Five talking points from Super Rugby Trans-Tasman, Round 5
And then there were two – and perhaps not the two we all expected. The final round of the trans-Tasman competition has been and gone, and the suffering of Aussie fans can finally stop – well until the Bledisloe at least. The results this weekend might have been expected – another clean sweep for the […]
And then there were two – and perhaps not the two we all expected. The final round of the trans-Tasman competition has been and gone, and the suffering of Aussie fans can finally stop – well until the Bledisloe at least.
The results this weekend might have been expected – another clean sweep for the Kiwi sides – but there’s plenty to talk about, so let’s get stuck in.
Brad Thorn will be ropeable
You wouldn’t want to be around Brad Thorn much this weekend after Friday night’s game. Take your pick of reasons why. My best guess is that while he might want to rip the referee a new one for the two yellow card decisions – more on them later – it’ll be his own players that he’s most frustrated by.
Forty-eight missed tackles – 48! Just think this through for a second – the Hurricanes had only 41 per cent of the possession. The ball is in play for roughly 35 minutes out of the game. The Canes therefore had the ball in hand for 15 minutes in the whole game. In those 15 minutes the Reds missed a tackle at a rate of one every 20 seconds.
A Brad Thorn-coached side that misses a tackle every 20 seconds is in for a brutal conversation on Monday morning.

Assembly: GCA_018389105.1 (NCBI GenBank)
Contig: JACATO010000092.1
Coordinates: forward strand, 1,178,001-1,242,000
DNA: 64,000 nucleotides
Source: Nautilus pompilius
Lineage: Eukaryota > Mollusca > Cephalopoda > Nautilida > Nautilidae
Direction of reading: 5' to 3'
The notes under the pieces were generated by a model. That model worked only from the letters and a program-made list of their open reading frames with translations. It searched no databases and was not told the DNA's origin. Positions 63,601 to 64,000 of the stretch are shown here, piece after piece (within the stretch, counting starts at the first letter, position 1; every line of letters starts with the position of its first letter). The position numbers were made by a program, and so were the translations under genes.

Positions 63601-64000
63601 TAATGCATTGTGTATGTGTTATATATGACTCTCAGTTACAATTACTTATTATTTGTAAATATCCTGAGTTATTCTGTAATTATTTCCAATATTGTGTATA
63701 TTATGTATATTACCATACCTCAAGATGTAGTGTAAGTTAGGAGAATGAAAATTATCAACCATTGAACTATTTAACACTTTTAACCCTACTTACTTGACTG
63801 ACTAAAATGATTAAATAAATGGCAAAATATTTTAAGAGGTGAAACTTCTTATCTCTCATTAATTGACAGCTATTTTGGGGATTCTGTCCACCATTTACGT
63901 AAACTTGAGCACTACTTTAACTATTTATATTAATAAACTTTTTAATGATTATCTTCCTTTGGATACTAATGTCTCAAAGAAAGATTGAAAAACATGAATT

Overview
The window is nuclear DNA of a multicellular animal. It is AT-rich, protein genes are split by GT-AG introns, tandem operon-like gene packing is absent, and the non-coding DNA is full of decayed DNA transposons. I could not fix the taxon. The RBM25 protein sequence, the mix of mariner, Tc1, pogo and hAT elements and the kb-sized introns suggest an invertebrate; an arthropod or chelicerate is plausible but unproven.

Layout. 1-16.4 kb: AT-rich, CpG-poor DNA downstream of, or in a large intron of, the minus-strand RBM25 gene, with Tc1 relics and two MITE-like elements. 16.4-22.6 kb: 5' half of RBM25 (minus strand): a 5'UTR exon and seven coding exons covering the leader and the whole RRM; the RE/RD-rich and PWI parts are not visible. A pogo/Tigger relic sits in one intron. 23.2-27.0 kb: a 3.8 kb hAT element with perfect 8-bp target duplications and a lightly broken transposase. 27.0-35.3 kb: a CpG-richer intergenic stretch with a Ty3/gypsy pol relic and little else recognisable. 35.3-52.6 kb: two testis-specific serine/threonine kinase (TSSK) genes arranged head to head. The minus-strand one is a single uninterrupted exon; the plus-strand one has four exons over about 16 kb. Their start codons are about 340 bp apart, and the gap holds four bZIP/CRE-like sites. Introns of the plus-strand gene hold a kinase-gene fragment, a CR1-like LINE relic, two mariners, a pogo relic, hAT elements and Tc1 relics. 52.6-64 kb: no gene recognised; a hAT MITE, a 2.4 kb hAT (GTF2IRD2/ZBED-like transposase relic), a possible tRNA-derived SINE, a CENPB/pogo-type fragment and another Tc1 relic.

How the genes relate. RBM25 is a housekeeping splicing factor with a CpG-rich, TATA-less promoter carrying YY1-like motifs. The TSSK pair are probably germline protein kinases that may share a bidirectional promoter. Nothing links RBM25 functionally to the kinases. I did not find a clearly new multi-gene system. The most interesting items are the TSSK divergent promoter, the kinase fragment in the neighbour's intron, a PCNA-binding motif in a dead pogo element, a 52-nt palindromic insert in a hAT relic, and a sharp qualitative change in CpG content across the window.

How in the name of all that is good and pure was that a penalty try?
The Queensland players might be quite glad that their coach’s fury at them will be diluted thanks to some incredibly poor decisions from the referee.
The penalty try against Bryce Hegarty was absolutely bonkers. You can agree that the 28-year-old knocked the ball out of play deliberately, you can even agree that this behaviour deserved a yellow card, but you simply cannot be sure that Ngani Laumape was going to score.
It just doesn’t make sense. To award the penalty try the referee has to believe that if Hegarty had not committed the illegal act, then Laumape would have scored. But considering that the act was that Hegarty knocked the ball out deliberately, you are saying that the Reds player got to the ball and was able to touch it.
So if he got there, how can you say that Laumape would have scored? Surely you have to say that actually if Hegarty had chosen not to knock the ball out, then he still could have stopped Laumape from scoring and therefore no penalty try can be given.
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Will Rugby Australia feel the Force to changing their minds?
No Australian side has really covered themselves in glory over the past five weeks, but the Force should look at the trans-Tasman competition and take a lot from their progress. Just like in the Australian competition, they finished behind the Reds and Brumbies but ahead of the Rebels and the Waratahs. They had the least bad points difference of any of the Aussie sides and conceded the fewest points of all their domestic opponents, partly thanks to them also having the best tackle completion rate of any of them, at 85.8 per cent.
Their discipline was good and their set piece not too bad, and they managed to perform at roughly the same level whether home or away.
The area they struggled with was racking up points and really punching holes and gaining metres when they had the ball. They didn’t make too many errors, but they never really scared defences either in close or out wide.
But there is talent among the backline players and experience in key positions. If they can add some more effective ball carriers in the forwards, then the future will be looking good.